Urine Culture and Sensitivity Testing (Nursing)

by Prof. Lawes

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    00:00 So what's the purpose of a urine culture? As the C part in a Culture and Sensitivity.

    00:06 We want to find and identify the germs, usually it's a bacteria or a fungus that can cause the infection.

    00:13 The first step in treating a UTI is identifying what bug it is.

    00:18 We can't pick the medicine to treat the infection unless we know the name of the bug that's causing it.

    00:25 Now, you may be wondering, is there an additional test necessary to treat a UTI? We're not talking about identifying a UTI, but treating it making the decision to do that.

    00:36 Now this is the least favorite answer of nursing students anywhere? Because the answer is...

    00:41 it depends.

    00:43 So the culture is either going to be negative or positive.

    00:47 Let's look at when you need to do a follow up test.

    00:51 So if the culture is negative, no bacteria or fungi were identified.

    00:55 So the patient may require follow-up if they have continued symptoms.

    01:01 Now the culture is positive, that means we've identified the bacteria or the fungi, and we are going to do a follow-up test because we want to identify how to treat it.

    01:11 That's the sensitivity report.

    01:13 Okay, so if I've done a culture, do I need to do further testing? Well, if the culture is negative, I'm just going to follow them and see if they continue to have symptoms, we might need to retest.

    01:25 If it's positive, that means the bacteria or fungi was identified.

    01:29 And we are going to do a follow-up test to identify what is going to treat it.

    01:35 Now, here's a little caveat.

    01:36 You can add this to your note because it's very rare.

    01:40 So I didn't want to write it out on the slide for you.

    01:43 But there is very rare cases that a person with symptoms similar to a UTI, but with repeated negative cultures.

    01:50 That means they didn't show any bacterial infection, They may in fact have bladder cancer.

    01:56 So that's something to just keep on your radar.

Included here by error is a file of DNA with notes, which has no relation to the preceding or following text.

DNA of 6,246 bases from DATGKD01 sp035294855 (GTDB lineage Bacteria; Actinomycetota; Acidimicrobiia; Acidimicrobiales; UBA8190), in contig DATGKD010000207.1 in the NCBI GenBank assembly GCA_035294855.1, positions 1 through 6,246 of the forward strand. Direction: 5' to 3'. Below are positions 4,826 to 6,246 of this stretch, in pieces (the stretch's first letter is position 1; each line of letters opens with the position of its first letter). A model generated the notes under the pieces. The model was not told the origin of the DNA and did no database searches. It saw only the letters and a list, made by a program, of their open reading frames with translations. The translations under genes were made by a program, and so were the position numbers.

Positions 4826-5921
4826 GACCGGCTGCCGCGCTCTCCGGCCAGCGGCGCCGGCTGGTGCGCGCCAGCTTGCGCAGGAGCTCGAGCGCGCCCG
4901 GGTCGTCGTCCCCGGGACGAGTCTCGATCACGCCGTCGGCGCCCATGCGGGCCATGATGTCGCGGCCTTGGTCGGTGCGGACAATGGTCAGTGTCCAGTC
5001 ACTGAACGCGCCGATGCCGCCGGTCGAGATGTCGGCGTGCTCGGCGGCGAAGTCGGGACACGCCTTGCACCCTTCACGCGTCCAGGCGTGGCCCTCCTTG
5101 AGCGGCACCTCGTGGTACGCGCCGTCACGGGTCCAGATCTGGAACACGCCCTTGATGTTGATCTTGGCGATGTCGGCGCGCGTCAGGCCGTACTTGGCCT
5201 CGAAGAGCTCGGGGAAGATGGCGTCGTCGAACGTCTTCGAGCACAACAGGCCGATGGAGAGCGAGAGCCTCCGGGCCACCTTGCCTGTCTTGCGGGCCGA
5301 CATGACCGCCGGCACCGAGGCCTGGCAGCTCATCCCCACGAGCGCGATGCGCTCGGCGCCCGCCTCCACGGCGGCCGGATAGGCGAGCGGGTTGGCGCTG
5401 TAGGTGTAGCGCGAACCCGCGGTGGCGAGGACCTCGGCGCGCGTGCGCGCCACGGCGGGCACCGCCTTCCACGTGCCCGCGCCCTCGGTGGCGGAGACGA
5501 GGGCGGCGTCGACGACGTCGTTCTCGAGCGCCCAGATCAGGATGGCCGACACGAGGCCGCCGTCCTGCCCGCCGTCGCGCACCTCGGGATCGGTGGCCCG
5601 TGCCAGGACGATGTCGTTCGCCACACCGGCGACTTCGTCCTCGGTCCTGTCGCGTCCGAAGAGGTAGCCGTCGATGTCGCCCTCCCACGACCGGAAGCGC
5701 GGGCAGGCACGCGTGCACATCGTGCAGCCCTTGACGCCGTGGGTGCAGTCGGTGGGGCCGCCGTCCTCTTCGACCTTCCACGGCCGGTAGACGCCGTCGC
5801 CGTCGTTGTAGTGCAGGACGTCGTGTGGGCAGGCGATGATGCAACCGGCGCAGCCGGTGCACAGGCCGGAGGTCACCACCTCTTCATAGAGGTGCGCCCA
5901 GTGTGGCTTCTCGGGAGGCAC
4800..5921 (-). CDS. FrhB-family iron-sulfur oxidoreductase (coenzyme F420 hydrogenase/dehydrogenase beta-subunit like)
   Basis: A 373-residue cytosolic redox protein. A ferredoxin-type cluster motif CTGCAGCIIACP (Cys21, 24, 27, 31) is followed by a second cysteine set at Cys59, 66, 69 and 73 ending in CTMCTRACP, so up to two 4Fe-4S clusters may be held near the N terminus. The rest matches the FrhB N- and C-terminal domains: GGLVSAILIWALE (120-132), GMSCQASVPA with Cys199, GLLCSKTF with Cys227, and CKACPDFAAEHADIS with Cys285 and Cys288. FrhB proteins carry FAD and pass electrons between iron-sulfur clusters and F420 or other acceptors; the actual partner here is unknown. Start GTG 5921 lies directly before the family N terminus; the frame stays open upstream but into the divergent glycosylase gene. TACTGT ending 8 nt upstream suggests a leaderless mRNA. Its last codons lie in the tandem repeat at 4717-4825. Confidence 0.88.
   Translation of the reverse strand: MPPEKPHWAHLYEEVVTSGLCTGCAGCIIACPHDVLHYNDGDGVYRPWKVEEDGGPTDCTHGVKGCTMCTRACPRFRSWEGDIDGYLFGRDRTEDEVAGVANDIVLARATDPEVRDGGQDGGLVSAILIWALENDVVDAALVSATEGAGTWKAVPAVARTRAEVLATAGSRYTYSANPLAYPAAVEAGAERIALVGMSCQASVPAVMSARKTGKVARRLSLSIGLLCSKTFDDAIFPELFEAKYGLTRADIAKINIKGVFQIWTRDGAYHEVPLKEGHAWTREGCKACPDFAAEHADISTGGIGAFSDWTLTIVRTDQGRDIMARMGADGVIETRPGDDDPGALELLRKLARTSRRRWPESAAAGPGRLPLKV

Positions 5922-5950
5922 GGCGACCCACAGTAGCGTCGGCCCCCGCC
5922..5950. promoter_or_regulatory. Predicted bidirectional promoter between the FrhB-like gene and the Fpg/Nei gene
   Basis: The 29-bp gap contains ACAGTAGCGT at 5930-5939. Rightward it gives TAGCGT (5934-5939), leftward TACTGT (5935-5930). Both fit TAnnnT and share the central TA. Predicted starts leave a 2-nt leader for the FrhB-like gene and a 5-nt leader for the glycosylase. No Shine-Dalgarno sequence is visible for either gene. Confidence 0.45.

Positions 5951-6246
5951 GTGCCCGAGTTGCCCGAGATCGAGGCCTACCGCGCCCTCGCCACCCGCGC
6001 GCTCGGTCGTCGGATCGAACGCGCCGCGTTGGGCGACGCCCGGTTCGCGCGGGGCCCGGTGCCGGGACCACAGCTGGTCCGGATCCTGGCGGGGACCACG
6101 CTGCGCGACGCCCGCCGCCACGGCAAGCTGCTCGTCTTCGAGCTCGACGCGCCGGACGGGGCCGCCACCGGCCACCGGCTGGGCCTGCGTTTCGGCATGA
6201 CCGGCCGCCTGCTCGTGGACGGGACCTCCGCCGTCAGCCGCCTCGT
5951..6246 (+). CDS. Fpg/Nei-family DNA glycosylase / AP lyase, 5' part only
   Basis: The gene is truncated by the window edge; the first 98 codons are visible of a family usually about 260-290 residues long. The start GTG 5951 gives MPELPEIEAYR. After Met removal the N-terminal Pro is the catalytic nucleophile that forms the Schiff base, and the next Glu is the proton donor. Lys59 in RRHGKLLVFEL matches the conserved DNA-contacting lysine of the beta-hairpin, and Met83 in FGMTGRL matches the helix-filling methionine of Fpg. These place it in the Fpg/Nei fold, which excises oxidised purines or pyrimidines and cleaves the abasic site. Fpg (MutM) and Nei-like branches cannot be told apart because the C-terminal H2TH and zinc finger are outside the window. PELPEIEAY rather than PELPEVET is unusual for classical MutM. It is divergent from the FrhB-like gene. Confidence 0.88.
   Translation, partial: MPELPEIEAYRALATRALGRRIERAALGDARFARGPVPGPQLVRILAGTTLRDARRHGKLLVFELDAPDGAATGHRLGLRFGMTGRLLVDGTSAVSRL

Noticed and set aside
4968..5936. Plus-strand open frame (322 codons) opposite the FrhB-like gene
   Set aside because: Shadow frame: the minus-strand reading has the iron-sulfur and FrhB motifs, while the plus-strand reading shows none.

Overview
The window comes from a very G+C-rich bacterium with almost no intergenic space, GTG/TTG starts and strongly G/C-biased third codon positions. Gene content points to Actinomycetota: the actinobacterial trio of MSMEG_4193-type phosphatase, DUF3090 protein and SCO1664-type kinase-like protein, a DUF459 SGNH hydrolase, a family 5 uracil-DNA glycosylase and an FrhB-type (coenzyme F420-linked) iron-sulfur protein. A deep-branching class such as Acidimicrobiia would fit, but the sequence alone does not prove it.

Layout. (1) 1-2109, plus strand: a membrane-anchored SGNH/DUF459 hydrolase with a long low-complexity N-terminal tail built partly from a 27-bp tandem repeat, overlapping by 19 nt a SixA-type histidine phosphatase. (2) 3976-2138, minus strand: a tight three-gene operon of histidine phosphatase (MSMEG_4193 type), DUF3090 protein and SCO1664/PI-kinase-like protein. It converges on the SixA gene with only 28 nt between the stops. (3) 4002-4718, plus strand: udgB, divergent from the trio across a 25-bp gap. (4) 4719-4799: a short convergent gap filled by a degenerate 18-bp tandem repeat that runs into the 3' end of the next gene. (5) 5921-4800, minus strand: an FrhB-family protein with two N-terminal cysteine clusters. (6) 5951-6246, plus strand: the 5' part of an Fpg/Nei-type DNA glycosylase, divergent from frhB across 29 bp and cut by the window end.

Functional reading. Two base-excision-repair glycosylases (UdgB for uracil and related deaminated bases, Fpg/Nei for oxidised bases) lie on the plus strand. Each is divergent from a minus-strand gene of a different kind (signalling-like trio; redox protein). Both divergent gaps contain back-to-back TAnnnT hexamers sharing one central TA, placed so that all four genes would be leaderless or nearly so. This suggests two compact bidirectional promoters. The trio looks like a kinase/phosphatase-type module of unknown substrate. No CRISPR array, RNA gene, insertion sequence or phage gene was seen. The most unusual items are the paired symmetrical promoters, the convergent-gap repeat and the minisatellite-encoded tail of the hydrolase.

01:59 It's very rare, but it can happen.

    02:02 So let's talk about Sensitivity Testing.

    02:05 the order will read urine C and S.

    02:07 And you've already seen that throughout the video series.

    02:10 C is for Culture, that means I'm going to identify the bacteria or fungus.

    02:14 Sensitivity identifies a medication that will kill the bug.

    02:19 So put these two together, and we have a powerful plan for treatment.

    02:22 Both are needed for effective treatment.

    02:26 Now, would a sensitivity test be done if the culture was negative? Would it? No.

    02:34 Negative means no bacteria or fungi was identified.

    02:37 So there's no way we could tell what it's sensitive to because there was no bug present.

    02:42 A sensitivity test is specific to organisms.

    02:46 Bacterial cultures take time.

    02:49 Here's why this matters when you are a nurse.

    02:51 Because it usually takes 24 to 48 hours to grow the pathogen.

    02:56 and then to get a pure culture for further testing.

    02:59 Your patient is going to need medication in that period of time.

    03:03 So what does the healthcare team do while they're waiting for the results to come back? Well, they'll use empiric therapy.

    03:10 That's an educated guess, of what's the most likely cause of the infection, and the patient will receive those antibiotics, usually a broad spectrum antibiotic until the specific results come back.

    03:22 That's another place where you play a key role.

    03:25 When those results come back, please make sure the healthcare provider knows those results.

    03:30 So adjustments can be made in the medication plan.

    About the Lecture

    The lecture Urine Culture and Sensitivity Testing (Nursing) by Prof. Lawes is from the course Interpretation of Renal Lab Values (Nursing).

    Included Quiz Questions

    1. To identify the bacteria or fungi causing the infection
    2. To determine which antibiotic will treat the infection
    3. To determine where the infection came from in the body
    4. To determine the number of bacteria or fungi in the urine
    1. Broad-spectrum antibiotics
    2. Treatment is on hold until the bacteria is known
    3. Narrow-spectrum antibiotics
    4. Catheterization and bladder irrigation

    Author of lecture Urine Culture and Sensitivity Testing (Nursing)

     Prof. Lawes

    Prof. Lawes

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